Here’s a simple question: how do you affect your organization’s bottom line? Okay, maybe it’s not a simple question. If you don’t readily have an answer, then you need to evaluate how you deliver value to your organization and how to measure your value.

In today’s organizations, change is constant. Financial goals change. Operational structures change. Employees’ roles change based on these moving targets. To promote visibility in your organization, it’s important to assess how you drive strategic value to your team, your manager and your manager’s boss.

In yesterday’s issue of Promotional Consultant Today, we discussed the importance of doing research to understand management’s goals and priorities and asking yourself the right questions to determine how you can support these goals and help to drive strategic value.

Today, we look at how you incorporate this knowledge and elevate your role with what business coach Jill Johnson, president and founder of Johnson Consulting Services, refers to as your “value center.”

Use Your Knowledge To Provide Strategic Insight
In your role, you likely have access to valuable information that you either currently provide to management or that you could share with them. You might be directly interacting with your customers or work in a key area to create and deliver your company’s services or products. Often those closest to these areas have the best ideas to improve productivity or increase profitability. Taking a more proactive approach to incorporating strategic thinking into your job will help you transform your role as a valuable business resource.

Provide management with insight, not just information. You need to incorporate your value-add of interpretation and recommendations. Insight can be a game changer to build your relationship with management. This will position you as a value center, not just a cost center.

Identify opportunities for your company to optimize the available assets they have already invested in. These investments could include people, buildings or equipment. Consider how you can maximize the work you do and the assets you are directly responsible for managing or using. Pay close attention to the touch points your role has on key metrics for your company. Where do you affect sales, profit margin, return on investment or return on assets? If you don’t understand these terms, learn more about them.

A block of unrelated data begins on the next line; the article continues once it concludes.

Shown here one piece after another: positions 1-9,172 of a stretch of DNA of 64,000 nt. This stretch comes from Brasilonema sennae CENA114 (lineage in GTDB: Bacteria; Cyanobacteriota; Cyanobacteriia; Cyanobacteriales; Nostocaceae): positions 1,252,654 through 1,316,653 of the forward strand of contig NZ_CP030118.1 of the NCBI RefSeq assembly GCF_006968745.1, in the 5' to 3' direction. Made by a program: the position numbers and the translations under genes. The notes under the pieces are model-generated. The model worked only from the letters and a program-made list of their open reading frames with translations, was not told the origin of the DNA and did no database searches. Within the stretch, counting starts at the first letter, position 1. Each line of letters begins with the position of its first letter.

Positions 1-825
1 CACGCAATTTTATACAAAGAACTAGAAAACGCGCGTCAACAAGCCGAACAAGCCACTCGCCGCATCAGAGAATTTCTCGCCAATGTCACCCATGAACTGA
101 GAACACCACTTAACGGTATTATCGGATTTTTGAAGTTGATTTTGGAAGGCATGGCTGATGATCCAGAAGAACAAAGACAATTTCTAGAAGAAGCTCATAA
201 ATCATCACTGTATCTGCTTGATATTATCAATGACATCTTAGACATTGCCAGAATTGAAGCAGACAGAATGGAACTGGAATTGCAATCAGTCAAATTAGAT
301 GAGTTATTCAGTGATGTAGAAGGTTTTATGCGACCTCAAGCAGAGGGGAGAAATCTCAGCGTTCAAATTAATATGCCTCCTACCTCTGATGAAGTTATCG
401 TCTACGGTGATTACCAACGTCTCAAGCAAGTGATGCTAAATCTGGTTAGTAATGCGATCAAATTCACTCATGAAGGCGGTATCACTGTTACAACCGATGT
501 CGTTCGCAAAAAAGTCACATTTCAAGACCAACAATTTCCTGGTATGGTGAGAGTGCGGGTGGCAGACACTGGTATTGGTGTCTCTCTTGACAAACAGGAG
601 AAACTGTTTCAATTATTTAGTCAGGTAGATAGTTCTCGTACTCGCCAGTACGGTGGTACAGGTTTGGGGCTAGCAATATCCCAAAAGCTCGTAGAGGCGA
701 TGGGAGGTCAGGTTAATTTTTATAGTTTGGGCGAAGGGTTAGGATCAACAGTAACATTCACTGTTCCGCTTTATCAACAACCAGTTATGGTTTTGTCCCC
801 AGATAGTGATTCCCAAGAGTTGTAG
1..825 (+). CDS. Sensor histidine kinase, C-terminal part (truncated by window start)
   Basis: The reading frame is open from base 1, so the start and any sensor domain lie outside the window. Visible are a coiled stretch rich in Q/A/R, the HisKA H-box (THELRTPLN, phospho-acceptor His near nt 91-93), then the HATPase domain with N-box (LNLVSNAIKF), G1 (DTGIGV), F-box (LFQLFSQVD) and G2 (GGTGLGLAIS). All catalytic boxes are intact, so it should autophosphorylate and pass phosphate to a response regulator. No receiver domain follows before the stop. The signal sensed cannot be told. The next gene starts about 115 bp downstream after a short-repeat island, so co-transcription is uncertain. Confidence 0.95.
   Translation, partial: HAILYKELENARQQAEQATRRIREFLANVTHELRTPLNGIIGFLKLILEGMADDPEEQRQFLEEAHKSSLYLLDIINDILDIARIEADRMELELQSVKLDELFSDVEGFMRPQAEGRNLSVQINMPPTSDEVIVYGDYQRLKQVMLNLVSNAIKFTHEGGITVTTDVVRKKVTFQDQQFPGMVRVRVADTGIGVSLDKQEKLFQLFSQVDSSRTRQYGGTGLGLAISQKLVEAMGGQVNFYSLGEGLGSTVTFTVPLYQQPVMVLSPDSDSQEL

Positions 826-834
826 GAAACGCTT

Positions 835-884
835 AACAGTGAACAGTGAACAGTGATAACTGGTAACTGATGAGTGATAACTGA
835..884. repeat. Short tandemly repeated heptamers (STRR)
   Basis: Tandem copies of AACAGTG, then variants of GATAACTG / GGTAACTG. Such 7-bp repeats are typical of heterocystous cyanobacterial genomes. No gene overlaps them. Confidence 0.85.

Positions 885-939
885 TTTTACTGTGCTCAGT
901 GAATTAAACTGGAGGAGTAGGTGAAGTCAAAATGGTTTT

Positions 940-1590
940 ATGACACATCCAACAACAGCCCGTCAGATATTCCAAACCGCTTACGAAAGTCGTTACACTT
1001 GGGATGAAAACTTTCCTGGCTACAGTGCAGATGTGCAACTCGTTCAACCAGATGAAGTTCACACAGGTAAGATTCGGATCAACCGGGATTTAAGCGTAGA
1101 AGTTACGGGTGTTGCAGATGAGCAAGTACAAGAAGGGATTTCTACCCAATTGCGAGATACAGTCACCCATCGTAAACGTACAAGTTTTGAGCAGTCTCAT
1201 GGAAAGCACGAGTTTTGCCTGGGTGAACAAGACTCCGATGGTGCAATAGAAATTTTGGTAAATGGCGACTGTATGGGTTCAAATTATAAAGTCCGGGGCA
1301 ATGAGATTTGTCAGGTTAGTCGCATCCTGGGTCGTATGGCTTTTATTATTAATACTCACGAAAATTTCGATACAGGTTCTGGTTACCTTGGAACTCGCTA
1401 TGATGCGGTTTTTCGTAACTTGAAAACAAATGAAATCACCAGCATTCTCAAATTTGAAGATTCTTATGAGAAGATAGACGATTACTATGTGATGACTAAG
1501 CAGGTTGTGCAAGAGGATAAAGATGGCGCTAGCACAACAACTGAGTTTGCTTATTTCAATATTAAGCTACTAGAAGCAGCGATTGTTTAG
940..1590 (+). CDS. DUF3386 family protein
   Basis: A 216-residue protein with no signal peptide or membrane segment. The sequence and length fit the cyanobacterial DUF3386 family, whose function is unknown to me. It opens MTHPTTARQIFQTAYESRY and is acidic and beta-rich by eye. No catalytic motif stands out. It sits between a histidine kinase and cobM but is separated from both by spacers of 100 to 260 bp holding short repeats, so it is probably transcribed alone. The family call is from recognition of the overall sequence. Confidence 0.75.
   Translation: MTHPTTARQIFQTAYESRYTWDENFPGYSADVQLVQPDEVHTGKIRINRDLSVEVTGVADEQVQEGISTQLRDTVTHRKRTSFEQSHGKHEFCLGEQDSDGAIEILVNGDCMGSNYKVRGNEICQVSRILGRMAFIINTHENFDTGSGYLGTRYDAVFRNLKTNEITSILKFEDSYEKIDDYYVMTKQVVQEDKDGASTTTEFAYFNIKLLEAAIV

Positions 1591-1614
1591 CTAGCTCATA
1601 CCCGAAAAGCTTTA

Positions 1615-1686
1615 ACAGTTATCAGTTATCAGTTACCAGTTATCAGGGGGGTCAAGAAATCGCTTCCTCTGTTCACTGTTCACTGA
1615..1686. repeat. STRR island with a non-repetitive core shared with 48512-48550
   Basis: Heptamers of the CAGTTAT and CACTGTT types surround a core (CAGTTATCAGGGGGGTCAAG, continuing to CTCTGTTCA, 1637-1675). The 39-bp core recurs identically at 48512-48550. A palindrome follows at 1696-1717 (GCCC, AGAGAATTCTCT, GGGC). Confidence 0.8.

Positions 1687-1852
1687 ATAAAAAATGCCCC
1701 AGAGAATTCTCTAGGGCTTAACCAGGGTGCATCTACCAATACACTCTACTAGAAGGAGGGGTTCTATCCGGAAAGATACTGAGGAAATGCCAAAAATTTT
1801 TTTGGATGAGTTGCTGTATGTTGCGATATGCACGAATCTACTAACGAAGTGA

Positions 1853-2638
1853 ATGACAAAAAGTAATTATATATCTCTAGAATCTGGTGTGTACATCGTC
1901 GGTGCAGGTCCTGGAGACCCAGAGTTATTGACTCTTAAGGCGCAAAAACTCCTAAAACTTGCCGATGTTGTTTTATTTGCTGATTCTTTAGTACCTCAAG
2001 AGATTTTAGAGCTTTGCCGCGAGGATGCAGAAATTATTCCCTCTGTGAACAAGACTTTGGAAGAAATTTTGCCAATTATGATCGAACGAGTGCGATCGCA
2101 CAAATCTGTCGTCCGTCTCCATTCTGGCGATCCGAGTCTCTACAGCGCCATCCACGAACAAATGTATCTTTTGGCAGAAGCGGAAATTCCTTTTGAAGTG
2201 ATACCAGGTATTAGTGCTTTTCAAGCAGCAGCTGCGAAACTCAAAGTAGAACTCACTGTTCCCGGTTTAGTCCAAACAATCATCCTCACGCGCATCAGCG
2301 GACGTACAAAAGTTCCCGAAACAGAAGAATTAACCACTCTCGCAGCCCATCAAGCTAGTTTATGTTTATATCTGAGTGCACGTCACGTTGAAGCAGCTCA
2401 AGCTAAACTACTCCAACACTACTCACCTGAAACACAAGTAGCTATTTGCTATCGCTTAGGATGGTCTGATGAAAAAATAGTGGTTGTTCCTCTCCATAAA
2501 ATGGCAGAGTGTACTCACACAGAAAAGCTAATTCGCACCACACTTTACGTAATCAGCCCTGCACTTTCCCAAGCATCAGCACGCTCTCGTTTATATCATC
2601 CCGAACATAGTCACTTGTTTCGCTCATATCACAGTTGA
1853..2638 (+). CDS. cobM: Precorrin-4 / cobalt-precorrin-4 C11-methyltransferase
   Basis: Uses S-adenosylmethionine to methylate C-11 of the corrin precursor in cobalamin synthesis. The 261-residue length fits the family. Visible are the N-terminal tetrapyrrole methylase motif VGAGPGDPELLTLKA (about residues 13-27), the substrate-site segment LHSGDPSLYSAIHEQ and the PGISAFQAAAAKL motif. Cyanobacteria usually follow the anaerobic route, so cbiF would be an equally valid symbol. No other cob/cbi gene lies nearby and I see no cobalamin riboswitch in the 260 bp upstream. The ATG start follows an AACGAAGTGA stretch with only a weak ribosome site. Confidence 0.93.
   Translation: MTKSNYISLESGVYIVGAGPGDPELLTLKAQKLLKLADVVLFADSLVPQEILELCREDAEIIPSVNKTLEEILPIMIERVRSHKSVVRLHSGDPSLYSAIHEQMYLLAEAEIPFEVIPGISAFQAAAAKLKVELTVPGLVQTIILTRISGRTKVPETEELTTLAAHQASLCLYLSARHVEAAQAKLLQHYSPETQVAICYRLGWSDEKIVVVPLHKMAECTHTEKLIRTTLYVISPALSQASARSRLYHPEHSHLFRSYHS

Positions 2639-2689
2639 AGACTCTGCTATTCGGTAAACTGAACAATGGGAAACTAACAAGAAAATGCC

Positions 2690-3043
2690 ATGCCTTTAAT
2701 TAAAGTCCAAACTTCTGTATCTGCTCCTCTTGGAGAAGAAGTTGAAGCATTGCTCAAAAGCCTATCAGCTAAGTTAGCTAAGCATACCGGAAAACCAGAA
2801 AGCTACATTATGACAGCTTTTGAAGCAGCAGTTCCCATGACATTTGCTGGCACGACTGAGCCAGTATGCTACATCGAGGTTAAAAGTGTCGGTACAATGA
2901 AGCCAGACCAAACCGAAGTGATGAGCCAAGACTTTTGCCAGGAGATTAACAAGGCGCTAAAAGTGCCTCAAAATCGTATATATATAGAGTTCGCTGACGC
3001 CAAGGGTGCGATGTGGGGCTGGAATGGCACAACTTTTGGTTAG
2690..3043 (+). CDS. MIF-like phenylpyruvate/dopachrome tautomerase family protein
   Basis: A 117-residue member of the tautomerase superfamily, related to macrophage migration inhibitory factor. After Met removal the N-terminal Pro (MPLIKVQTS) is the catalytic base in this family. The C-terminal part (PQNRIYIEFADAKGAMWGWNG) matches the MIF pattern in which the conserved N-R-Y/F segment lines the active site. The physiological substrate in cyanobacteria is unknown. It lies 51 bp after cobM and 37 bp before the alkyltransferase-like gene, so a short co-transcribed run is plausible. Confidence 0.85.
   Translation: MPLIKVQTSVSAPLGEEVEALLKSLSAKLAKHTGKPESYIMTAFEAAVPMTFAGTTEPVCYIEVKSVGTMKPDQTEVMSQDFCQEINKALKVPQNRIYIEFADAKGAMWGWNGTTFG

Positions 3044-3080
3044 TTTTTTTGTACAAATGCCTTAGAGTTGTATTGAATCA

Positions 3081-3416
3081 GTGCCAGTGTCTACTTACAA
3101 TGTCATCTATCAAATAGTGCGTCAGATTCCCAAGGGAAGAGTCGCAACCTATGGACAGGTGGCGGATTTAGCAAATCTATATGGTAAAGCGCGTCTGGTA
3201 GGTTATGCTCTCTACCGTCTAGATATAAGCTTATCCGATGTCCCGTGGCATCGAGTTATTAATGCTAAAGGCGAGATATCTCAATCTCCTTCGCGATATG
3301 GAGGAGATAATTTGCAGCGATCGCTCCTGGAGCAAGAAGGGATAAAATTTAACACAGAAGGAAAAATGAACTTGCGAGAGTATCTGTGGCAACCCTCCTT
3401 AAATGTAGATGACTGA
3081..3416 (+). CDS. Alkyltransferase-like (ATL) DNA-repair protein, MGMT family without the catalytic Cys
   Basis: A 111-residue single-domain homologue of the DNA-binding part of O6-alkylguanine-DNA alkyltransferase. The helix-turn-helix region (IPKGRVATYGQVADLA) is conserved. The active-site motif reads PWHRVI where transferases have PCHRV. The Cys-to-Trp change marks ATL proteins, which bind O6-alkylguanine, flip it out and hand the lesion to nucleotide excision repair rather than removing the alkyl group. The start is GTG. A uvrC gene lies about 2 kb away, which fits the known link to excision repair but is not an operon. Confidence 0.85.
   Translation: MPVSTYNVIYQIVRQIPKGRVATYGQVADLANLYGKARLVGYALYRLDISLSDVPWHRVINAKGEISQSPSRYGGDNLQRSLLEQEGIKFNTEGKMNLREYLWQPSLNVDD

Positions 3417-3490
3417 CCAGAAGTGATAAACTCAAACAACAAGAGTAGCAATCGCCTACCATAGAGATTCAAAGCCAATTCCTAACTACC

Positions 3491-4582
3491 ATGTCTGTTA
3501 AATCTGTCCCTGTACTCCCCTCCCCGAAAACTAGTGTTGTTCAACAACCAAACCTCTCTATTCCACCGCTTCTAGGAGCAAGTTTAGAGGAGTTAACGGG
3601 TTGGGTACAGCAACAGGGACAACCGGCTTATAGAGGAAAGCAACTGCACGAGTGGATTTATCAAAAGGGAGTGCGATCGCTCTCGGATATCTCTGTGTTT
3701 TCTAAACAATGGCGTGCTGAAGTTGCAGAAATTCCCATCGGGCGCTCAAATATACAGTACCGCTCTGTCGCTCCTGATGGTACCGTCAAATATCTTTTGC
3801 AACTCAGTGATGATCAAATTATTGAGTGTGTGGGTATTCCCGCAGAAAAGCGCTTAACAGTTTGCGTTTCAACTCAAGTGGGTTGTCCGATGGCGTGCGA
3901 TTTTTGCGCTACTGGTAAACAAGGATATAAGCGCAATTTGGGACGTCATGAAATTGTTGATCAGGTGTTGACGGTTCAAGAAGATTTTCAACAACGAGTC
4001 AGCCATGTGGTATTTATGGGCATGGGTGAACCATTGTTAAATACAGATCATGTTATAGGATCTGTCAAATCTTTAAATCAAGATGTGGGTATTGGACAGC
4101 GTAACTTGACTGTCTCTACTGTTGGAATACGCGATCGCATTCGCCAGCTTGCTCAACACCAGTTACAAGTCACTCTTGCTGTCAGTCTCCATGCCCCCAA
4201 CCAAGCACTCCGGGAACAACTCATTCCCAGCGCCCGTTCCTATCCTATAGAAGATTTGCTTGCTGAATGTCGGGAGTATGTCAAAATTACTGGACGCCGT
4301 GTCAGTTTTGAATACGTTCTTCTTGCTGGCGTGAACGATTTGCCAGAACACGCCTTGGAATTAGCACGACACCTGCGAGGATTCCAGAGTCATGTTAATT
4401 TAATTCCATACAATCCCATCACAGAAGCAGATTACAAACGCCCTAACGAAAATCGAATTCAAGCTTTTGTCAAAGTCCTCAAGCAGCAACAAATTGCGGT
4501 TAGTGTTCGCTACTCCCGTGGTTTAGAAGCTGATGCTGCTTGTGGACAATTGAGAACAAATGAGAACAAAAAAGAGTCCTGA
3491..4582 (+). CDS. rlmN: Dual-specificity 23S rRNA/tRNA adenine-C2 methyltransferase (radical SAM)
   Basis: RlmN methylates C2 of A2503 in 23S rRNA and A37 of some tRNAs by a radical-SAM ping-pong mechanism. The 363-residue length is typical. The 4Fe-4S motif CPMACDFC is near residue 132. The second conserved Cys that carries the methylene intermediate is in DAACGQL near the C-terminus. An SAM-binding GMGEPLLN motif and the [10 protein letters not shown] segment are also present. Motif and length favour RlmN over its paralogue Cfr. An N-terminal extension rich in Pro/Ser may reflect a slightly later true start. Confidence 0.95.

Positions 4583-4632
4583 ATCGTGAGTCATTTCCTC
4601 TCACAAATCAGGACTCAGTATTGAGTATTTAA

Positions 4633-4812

To make yourself more valuable to management, you need to know what makes money for your company and how your role fits into making money. This insight will help you tie yourself to the company’s business priorities. Focus on creating a positive impact on revenue growth or overall bottom-line profit. The better you understand these concepts, the easier it will be for you to position yourself as a strategic resource.

Always position your ideas and recommendations to management in the language they use. If they frequently use the words “return on investment (ROI)” or “profitability,” be sure your ideas always include a reference to how they will impact ROI or company profits. If management talks about “target markets” or “employee engagement,” then you should do the same.

Communication with your managers should be short, simple and to the point. They will ask you for more details if needed. Make sure your data and information is accurate; you’ll be perceived as credible and trustworthy. Management must be confident they can trust the information you provide; once burned, you will not have another chance to re-establish their trust.

Once you begin spending time on thinking strategically, it will become a natural part of how you conduct your work. This will make you more valuable to management and you could soon find yourself in consideration for a manager’s role, too.

Source: Jill Johnson, president and founder of Johnson Consulting Services, is a highly accomplished speaker, award-winning management consultant and author of the forthcoming Bold Questions series. Johnson helps her clients make critical business decisions and develop market-based strategic plans for turnarounds or growth. Her consulting work has had an impact on business decisions worth nearly $4 billion.